Ideally, the party could follow up these efforts and consultations by convening a joint meeting of the Congress and these breakaway groups under the leadership of a presidium of the Congress and all the breakaway groups and conclude it with a joint statement announcing their unity.

In the meantime, the party could also set up a committee of senior leaders and experts to draft a fresh Manifesto, which may not return to Jawaharlal Nehru's economic policies. Still, it must not revert to Manmohan Singh's neo-liberalism either but could benefit from studying the policies of countries like Vietnam, Brazil and Cuba and the efforts now being made by some Social-Democratic parties of European countries to follow pro-people policies. To bring people back on its side, Congress needs to expose the direct and indirect implications of the BJP government's neo-liberal policies on the poor and middle classes and, simultaneously, take its freshly drawn manifesto to the people in all manners possible.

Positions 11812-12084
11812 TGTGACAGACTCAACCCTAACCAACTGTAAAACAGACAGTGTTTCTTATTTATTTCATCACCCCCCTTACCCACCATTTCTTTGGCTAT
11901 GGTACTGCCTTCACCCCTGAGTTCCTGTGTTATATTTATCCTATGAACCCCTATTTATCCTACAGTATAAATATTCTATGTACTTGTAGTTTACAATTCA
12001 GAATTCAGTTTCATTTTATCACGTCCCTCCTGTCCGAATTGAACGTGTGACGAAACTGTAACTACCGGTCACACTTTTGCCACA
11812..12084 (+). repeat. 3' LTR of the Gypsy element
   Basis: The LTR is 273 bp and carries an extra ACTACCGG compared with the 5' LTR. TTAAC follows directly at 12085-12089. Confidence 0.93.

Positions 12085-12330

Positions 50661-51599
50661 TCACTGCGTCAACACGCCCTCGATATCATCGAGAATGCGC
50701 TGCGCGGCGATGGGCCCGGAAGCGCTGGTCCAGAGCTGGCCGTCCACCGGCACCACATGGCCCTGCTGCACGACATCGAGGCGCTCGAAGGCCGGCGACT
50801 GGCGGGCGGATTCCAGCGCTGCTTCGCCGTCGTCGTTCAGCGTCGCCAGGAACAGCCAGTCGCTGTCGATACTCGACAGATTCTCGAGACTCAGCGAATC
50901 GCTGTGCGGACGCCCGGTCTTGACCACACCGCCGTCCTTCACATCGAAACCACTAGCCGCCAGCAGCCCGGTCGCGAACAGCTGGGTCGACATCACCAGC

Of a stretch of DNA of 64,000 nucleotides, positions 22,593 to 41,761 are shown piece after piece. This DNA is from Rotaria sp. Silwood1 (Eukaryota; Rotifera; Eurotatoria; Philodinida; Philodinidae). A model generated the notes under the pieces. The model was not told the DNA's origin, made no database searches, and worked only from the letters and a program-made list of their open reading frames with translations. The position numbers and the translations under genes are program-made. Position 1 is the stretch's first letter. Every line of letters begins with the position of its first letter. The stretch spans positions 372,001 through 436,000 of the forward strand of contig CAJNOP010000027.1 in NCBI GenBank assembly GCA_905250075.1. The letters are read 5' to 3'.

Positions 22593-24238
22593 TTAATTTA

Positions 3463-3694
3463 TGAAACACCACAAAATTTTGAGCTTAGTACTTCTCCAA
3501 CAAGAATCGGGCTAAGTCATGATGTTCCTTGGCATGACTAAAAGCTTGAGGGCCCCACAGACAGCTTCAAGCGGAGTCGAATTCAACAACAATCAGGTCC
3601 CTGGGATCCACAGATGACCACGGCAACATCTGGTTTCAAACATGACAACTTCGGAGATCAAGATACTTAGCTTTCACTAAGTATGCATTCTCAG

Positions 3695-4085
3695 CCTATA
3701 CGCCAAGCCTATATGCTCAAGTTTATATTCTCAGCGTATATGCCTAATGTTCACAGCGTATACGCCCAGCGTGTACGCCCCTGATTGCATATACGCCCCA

As of now, the only difference between the Congress and the BJP, if at all, is in their approach to communalism and casteism, though even that got diluted when Rahul Gandhi tried to present his Hindu image and the party's selection of its electoral candidates on communal and casteist basis. It was shocking that instead of contrasting his party's principled policy on secularism and anti-casteism with the BJP's communal and casteist approach, he chose to project himself as no less a Hindu than Modi and a Kashmiri Pandit to boot. It is good that he has given up that position and reasserted his secular approach.

 

The writer is a senior political commentator and writes on Indian and South Asian politics. Views are personal.